As a writer and scholar interested in cultural and social history, I am constantly struck by how much presumptions about what women can do have changed—and how much they haven’t, despite two waves of feminism, a suffrage movement, and a large and ongoing influx of women into colleges and boardrooms.
This paradox is nowhere more evident than in Kate Braithwaite’s new novel, The Girl Puzzle—the subject of my latest interview on the New Books Network. The heroine—real-life journalist Nellie Bly—fights for everything that comes her way, arguing against the position that women can’t be reporters because they are too weak, too emotional, too dependent, too … (fill in the blank).
To prove her point, Nellie throws herself into a dangerous assignment, only to discover that she may not have the support she needs to get out the other side. And while there, she learns that the women confined with her may suffer from nothing worse than an inability to speak English or their ability to annoy their male relatives. But when Nellie does at last obtain her release, her blistering exposé sparks permanent changes in New York’s insane asylums.
As Braithwaite notes during the interview, twenty years after Bly’s stint as a mental patient, she wondered whether the United States would ever have a woman president. More than a century later, here we are, still wondering. Kind of says it all, doesn’t it?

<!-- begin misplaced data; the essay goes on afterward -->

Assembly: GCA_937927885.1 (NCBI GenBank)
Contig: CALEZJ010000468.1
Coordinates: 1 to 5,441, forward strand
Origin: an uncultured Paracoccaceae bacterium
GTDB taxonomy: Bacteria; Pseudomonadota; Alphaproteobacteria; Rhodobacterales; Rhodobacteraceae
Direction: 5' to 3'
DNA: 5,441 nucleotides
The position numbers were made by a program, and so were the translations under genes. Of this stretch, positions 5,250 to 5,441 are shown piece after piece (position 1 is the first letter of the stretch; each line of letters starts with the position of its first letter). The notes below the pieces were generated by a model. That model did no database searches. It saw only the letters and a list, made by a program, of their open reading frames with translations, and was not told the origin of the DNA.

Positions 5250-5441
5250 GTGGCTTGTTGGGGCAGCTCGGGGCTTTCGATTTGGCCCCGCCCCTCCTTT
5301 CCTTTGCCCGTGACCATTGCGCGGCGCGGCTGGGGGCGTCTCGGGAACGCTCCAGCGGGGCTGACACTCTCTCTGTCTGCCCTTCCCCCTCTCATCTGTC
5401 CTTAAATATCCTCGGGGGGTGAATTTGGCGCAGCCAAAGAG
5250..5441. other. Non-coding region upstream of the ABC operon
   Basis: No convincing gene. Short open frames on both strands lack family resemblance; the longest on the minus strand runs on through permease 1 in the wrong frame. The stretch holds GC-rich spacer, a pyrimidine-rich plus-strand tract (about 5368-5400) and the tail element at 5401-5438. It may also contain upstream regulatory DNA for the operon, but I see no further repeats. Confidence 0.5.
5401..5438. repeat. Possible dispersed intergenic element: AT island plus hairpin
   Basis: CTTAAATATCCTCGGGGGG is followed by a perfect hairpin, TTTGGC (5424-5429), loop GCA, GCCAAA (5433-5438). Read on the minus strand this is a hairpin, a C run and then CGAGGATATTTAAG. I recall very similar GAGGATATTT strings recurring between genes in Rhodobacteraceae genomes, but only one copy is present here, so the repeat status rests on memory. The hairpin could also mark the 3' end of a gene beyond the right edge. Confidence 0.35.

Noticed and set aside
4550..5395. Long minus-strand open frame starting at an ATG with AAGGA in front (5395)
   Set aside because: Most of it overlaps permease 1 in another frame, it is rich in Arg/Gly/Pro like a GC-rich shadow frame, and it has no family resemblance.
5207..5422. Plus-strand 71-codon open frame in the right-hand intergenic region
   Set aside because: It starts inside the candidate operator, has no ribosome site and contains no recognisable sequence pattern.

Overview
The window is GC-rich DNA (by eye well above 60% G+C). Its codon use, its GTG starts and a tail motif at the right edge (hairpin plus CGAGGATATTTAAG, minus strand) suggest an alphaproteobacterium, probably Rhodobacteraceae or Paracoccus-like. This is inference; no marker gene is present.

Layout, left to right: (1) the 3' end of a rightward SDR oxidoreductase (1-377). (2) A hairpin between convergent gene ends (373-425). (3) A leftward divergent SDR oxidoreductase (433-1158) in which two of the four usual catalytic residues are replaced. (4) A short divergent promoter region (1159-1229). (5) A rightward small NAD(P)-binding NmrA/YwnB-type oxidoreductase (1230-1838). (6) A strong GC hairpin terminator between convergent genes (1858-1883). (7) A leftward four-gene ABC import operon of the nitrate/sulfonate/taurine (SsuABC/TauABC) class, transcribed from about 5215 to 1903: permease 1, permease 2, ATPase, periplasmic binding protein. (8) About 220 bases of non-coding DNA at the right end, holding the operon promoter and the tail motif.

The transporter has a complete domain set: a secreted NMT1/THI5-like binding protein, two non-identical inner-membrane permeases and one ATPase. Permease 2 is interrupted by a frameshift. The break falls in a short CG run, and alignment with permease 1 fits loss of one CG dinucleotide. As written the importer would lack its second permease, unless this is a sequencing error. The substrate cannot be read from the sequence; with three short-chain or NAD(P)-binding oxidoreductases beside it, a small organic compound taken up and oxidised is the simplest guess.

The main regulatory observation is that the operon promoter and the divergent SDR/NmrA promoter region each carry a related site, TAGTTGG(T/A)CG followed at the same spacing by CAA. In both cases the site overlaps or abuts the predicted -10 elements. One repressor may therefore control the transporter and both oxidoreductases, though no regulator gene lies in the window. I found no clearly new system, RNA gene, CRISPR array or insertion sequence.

As ever, the rest of this post comes from New Books in Historical Fiction.
Nellie Bly is in some respects a household name, yet the passage of time has erased many of her accomplishments from popular memory. One of the first well-known female journalists, she wrote for Joseph Pulitzer’s acclaimed paper The World, traveled around the world in less than eighty days, married a millionaire, and pursued a celebrated career at a time when the idea of women with professions was still new.
But her first journalistic assignment—the one that landed her a job with The World when she was still Elizabeth Cochrane, a twenty-something from Pittsburgh trying to make her living in the big city—was quite different. As Kate Braithwaite details in The Girl Puzzle (Crooked Cat Books, 2019), at Pulitzer’s suggestion, Elizabeth had herself declared insane and sent off to Blackwell’s Island, the location of one of New York’s most notorious lunatic asylums, with the intention of reporting on life from the inside.
Braithwaite’s dramatic and compelling novel opens with the middle-aged Nellie Bly revealing her story to a young typist. We see Elizabeth bursting into Pulitzer’s office, demanding a job and receiving her assignment to infiltrate Blackwell’s Island. There, shut in with no guarantee of release, she uncovers conditions at times medieval, at times punitive, at times simply alarming. Her own forthright character and instinct to confront injustice act against her, confirming the nurses’ and doctors’ views that she is not mentally stable. One of the doctors demonstrates a certain kindness toward the afflicted, but most of his colleagues can’t manage even that.
Some of Elizabeth’s fellow patients are—or become—unbalanced, but others have been sent to the asylum because they are poor, foreign, short-tempered, demanding, or simply inconvenient for their families or for society. As days turn to weeks, and no one arrives from The World, Elizabeth has to face the possibility that she may never leave the asylum.
Of course, we know she does. But it’s to the credit of this well-written, meticulously researched, and beautifully realized novel that we still remain on the edge of our seats, desperate to learn what will happen next.
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